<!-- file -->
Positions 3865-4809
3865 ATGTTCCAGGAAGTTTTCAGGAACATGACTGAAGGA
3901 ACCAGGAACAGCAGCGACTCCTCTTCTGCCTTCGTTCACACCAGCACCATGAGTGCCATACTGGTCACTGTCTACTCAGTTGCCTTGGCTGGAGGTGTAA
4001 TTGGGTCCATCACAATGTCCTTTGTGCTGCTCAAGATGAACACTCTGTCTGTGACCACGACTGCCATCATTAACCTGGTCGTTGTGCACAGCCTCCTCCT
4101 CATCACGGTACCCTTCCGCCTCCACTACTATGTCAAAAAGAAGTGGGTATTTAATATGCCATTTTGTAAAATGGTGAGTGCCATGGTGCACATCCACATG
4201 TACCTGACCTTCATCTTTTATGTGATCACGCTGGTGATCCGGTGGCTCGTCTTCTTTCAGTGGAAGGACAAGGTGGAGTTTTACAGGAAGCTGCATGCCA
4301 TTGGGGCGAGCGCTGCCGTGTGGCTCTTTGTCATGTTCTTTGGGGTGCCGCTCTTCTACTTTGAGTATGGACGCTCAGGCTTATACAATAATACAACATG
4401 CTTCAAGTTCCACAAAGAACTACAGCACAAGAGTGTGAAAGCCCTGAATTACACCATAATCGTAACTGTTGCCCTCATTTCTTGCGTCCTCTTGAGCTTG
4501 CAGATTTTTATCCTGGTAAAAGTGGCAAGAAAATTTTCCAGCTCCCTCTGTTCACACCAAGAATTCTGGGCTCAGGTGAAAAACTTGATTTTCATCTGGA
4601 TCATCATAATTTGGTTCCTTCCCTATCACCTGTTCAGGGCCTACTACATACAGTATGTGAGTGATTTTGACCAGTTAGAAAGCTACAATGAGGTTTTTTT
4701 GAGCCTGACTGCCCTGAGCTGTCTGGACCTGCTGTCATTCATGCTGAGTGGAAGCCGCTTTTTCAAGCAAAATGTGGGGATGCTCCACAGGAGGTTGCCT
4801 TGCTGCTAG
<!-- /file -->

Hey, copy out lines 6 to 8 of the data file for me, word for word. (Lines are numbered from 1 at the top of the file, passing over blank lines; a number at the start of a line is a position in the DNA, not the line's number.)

4201 TACCTGACCTTCATCTTTTATGTGATCACGCTGGTGATCCGGTGGCTCGTCTTCTTTCAGTGGAAGGACAAGGTGGAGTTTTACAGGAAGCTGCATGCCA
4301 TTGGGGCGAGCGCTGCCGTGTGGCTCTTTGTCATGTTCTTTGGGGTGCCGCTCTTCTACTTTGAGTATGGACGCTCAGGCTTATACAATAATACAACATG
4401 CTTCAAGTTCCACAAAGAACTACAGCACAAGAGTGTGAAAGCCCTGAATTACACCATAATCGTAACTGTTGCCCTCATTTCTTGCGTCCTCTTGAGCTTG